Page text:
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Who's looking after the pharmacists?

Pharmacists have given their all to help battle this pandemic. Yet who's looking out for their safety when they feel at risk in their work environment?

I have been a proponent of expanded scope for pharmacists for a long time.

I previously served on the board of directors at the Ontario Pharmacists’ Association (OPA) when we successfully advocated for pharmacist-delivered influenza vaccinations.

Having said that, with the Covid pandemic and further expansion of scope, many pharmacists are having difficulty managing the work flow without adequate resources. 

Read: How well do we protect pharmacy workers from harassment, intimidation and violence?

Many pharmacists have no control over their work environment, including the amount of resources allocated to the pharmacy or the volume of work required. 

It is not uncommon for a pharmacist with an N95 mask and face shield on, and with a needle in their hand on their way to delivering a vaccine, to be approached by someone just walking up to demand their immediate assistance. Try that in a doctor's office.

Work environment is still retail-focused

Pharmacists’ training and scope have evolved, but the work environment might as well be from the previous century.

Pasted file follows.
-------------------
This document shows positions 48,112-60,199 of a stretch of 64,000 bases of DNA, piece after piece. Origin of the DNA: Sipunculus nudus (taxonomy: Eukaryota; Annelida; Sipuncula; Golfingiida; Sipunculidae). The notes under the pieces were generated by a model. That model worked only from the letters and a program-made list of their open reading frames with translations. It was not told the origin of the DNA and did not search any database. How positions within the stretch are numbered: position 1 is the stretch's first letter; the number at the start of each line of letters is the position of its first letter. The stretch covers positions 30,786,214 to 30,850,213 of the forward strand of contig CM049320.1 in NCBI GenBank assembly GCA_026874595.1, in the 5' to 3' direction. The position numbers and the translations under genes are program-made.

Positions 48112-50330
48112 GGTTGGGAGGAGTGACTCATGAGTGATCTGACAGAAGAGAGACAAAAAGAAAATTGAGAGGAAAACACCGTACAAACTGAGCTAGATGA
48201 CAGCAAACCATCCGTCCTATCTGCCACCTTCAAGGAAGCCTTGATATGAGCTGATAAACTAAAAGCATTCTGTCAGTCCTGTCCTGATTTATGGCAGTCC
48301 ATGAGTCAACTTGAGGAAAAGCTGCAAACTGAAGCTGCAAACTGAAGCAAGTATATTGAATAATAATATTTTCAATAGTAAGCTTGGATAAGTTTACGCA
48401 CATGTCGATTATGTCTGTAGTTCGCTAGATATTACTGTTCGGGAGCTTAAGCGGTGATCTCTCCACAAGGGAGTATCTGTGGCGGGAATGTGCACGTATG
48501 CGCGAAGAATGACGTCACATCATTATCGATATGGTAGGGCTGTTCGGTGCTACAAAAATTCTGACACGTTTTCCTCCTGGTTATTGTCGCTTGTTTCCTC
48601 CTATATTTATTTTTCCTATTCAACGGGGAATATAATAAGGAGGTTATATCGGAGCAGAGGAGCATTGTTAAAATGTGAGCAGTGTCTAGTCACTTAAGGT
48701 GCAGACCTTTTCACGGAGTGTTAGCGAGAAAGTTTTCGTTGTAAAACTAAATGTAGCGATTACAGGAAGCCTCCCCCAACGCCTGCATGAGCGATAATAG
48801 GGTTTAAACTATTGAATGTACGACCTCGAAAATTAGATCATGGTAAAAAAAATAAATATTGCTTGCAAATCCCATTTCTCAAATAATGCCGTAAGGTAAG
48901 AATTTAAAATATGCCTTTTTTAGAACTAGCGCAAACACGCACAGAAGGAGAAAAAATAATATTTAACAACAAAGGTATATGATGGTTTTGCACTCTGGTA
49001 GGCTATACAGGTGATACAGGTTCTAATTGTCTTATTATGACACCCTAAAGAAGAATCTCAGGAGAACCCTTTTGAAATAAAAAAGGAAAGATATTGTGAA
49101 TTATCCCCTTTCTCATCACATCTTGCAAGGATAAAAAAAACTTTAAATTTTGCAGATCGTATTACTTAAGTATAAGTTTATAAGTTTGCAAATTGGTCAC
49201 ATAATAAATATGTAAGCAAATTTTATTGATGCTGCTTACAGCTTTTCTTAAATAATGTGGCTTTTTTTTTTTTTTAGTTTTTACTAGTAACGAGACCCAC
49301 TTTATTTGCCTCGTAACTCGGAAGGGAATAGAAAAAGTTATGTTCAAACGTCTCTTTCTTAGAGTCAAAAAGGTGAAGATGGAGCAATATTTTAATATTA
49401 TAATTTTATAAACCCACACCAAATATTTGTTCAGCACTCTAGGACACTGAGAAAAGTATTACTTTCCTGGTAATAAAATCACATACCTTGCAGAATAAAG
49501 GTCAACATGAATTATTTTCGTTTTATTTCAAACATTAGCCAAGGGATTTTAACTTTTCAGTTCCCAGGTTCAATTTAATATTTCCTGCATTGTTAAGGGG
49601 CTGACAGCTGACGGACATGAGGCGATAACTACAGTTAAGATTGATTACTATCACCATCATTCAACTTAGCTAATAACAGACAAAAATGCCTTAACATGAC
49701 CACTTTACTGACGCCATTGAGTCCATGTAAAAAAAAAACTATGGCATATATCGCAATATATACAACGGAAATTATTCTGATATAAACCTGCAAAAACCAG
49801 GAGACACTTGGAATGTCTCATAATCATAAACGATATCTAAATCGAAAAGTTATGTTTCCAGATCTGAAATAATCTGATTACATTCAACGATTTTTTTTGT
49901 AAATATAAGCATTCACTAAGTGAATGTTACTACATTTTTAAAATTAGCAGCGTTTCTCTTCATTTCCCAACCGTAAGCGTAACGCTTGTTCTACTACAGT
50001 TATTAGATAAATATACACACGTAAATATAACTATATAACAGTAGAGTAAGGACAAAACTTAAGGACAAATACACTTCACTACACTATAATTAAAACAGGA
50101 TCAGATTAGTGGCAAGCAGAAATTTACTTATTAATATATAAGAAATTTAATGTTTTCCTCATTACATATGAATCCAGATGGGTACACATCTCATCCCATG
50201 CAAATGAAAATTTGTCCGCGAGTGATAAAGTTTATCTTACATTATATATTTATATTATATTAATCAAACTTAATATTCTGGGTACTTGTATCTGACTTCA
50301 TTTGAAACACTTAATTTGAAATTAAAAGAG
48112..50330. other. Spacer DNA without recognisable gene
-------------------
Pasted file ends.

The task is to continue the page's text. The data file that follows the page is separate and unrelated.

Add to that the increased health risk to pharmacy workers who deliver services in close quarters to patients during a pandemic, and you have a recipe for the potential breakdown of the service model in pharmacy. Not to mention the human casualties along the way.

While the associations that advocate for expansion of scope maintain there is choice in what services a pharmacy can offer, that is not true for the individuals who work at that particular pharmacy. 

Not unless you consider losing your job a viable choice.

Read: Stop politicizing the pandemic!

The media recently highlighted a pharmacist who quit his job because he maintained that the organization for whom he worked was forcing staff to perform symptomatic Covid testing against their protests. (Read Why a Shoppers  pharmacist quit over the issue of symptomatic COVID-19 testing)

Pharmacy staff have stepped up to the challenges presented by the pandemic to serve their patients. It's time that the organizations they work for, the associations that purport to represent them, and the pharmacy regulatory bodies further support them in that endeavor. 

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